After all the warnings and talks about Galician weather, it has finally arrived. Lots of rain and wind, but also days of dry, cold wind. And what to do in that weather? Eat churros, listen to a philharmonic concert, and the best of all, enjoy hot springs!!
There is a first time for everything
I’m not proud to say that I had been in Spain for almost 4 months without trying churros con chocolate, but somehow there was always an excuse: It’s too hot outside! I’m on a diet! We’ll go next week! etc. Finally, couple of us decided to go to churreria El Timón, which had best churros and chocolate, according to one of the English teachers at school. I really loved the whole experience of eating churros and dipping them in warm dense chocolate.
Once I tried them, I had to eat them again, so once we got to Ourense, I went to a café Latino, and of course ordered churros with chocolate. I liked better churros at El Timón, but the chocolate was darker and tastier at Latino. I think that by the end of June I’ll become an expert for this.
A little bit of culture
One of the teachers at school had two tickets to a concert at Palacio de la Ópera, so Julia and I decided to go. All in all, I wasn’t too impressed. The first part was a mixture of different styles that somehow didn’t work out, and the second part, Mozart’s symphony was nice, but nothing spectacular. Still, it was nice to go to an event like this, and have a glass of sparkling wine during the break.
Hot springs, I’m feeling cold
After a long and exhausting drive, we finally got to Ourense, and as soon as we left our stuff at an airbnb place, we went to the hot springs. There are a lot of sources of hot water in and near Ourense, some are public, like the one in the centre of the town, but there are two private ones, well equipped and really nice. One is Chavasqueira, and the other one is Outariz. We decided to go to the second one. As we got to the reception, we had to pay five euros and be out in two hours. That seemed short, but it was actually enough. Unfortunately, we weren’t allowed to take photos inside, so he only one I have is from the entrance.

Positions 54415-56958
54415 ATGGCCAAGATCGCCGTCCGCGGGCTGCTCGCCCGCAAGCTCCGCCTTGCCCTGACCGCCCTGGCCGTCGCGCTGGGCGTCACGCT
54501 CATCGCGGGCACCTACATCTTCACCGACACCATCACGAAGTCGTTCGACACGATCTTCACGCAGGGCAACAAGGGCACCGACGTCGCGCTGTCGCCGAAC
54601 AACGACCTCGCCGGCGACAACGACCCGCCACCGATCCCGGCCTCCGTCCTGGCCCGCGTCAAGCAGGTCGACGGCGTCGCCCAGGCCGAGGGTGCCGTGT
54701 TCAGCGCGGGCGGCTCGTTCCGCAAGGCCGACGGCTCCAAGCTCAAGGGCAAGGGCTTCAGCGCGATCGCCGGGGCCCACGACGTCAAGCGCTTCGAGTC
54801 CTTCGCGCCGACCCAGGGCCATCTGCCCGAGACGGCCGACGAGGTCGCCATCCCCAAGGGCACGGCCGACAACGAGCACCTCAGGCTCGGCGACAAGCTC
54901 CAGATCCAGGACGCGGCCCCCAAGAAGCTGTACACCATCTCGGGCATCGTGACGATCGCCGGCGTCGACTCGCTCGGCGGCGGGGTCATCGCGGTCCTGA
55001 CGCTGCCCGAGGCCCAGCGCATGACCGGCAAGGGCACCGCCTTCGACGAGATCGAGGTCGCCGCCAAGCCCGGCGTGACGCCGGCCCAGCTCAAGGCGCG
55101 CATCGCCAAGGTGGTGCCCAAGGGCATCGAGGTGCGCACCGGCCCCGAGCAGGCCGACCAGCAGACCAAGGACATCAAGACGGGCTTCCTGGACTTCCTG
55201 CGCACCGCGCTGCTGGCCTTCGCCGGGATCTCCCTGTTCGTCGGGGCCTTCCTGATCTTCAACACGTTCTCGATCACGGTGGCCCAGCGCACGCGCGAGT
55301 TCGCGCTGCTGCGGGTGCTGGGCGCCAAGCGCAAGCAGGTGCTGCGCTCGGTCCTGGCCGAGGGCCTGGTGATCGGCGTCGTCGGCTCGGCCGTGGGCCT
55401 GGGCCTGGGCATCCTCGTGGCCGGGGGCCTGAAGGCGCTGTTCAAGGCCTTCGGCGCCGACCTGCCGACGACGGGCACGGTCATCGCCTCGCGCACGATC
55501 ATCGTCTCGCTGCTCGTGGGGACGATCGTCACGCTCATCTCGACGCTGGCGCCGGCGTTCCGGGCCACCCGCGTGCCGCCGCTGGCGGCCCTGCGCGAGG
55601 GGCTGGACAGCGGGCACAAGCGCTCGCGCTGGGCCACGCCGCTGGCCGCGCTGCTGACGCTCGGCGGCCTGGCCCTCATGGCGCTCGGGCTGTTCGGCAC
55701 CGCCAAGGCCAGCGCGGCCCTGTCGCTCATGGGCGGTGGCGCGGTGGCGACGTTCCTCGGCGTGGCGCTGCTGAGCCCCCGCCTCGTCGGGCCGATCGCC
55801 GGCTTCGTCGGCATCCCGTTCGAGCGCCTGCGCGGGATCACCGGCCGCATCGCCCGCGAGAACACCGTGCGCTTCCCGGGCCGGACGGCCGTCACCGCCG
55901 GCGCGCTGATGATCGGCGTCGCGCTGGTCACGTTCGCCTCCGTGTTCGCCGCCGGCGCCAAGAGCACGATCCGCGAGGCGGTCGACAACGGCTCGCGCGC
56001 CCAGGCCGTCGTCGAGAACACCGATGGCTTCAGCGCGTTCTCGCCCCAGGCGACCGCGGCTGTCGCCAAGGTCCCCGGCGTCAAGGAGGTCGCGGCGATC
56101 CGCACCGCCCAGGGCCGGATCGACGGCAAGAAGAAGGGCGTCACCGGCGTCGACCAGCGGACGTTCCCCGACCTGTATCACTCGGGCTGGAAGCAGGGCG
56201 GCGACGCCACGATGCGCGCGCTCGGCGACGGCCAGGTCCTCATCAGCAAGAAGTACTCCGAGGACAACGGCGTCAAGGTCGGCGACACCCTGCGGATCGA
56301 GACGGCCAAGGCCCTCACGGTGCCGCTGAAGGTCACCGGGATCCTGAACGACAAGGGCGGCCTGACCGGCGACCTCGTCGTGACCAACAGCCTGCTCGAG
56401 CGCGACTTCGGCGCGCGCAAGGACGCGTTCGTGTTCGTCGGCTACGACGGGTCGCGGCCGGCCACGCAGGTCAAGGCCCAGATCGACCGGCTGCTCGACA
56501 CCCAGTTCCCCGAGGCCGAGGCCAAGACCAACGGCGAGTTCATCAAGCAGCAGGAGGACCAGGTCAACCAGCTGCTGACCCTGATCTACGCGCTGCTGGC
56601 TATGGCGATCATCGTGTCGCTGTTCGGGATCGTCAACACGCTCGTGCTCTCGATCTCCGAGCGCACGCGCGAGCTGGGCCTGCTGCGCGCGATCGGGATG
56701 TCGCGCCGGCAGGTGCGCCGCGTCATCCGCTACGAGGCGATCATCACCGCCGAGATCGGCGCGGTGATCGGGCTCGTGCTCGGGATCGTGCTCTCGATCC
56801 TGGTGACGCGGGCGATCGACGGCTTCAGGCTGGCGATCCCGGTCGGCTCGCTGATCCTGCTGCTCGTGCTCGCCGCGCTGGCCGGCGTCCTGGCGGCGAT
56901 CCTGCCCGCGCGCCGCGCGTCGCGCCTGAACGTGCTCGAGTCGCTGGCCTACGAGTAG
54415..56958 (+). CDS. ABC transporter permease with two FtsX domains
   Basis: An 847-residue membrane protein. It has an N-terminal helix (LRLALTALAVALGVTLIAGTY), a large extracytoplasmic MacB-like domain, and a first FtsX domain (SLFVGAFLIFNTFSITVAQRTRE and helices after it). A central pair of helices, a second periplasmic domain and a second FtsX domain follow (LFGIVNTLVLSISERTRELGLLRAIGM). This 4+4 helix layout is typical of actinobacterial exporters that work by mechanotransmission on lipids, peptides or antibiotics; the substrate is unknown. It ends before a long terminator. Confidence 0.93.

After some warm and relaxing experience, we decided to go to the old town to get some food. Apparently, Ourense is very famous for pulpo, that is, octopus. I don’t quite understand why, since it’s not on the coast, but as we were there, we decided to get some octopus at Casa do pulpo, and it was really tasty. Later, we walked into a bar to have some wine, started talking to a chef/bartender, discovered that he was from Amsterdam, and spent couple of hours talking about random things while sipping wine and eating really tasty dark chocolate cake. Those moments made my trip. Travelling is about meeting people, having nice conversations and eating tasty local food, and not just seeing the monuments.
As I’ve already mentioned, Ourense is really famous for pulpo. But what surprised me was that they sold on the street. Like chestnuts. I had already had something to eat when saw this, but next time, I will definitively try some street pulpo
On our way back, we decided to make a stop at Ribeira Sacra, at a viewpoint called Balcones de Madrid. The view from up there was spectacular. Photos don’t do justice. The meaning of the name is ‘Sacred shore’, and it owns its name to 18 monasteries hermitages that were built in the Middle Ages in the inaccessible river valleys. The monks planted the vineyards for their own consumption and maintained the grape-growing and wine-producing tradition until modern times. That is why this region is very famous for some white wines, like Albariño, Godello and Treixadura.
Saving the best for last, a surprise on our way back – SNOW. Yeap, real snow! Not a lot of it, and of course it melted down as soon as it touched the ground, but it was definitively snow. Not rain, not dew, but snow. Or sleet. Whatever. I think it is obvious from the first photo how exciting that was for me